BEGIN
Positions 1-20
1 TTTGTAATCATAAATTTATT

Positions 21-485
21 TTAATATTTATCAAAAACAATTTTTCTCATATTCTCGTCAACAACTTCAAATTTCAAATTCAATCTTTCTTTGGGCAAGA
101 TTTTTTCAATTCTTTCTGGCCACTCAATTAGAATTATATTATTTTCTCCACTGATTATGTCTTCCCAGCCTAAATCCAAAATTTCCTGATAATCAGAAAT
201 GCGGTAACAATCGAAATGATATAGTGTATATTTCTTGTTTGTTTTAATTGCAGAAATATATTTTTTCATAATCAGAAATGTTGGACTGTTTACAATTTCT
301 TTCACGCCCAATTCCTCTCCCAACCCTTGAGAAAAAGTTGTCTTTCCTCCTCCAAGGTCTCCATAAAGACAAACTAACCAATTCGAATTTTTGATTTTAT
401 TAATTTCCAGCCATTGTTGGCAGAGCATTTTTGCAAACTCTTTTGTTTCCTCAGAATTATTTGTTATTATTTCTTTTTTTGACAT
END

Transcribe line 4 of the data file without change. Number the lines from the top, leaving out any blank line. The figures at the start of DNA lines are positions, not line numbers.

21 TTAATATTTATCAAAAACAATTTTTCTCATATTCTCGTCAACAACTTCAAATTTCAAATTCAATCTTTCTTTGGGCAAGA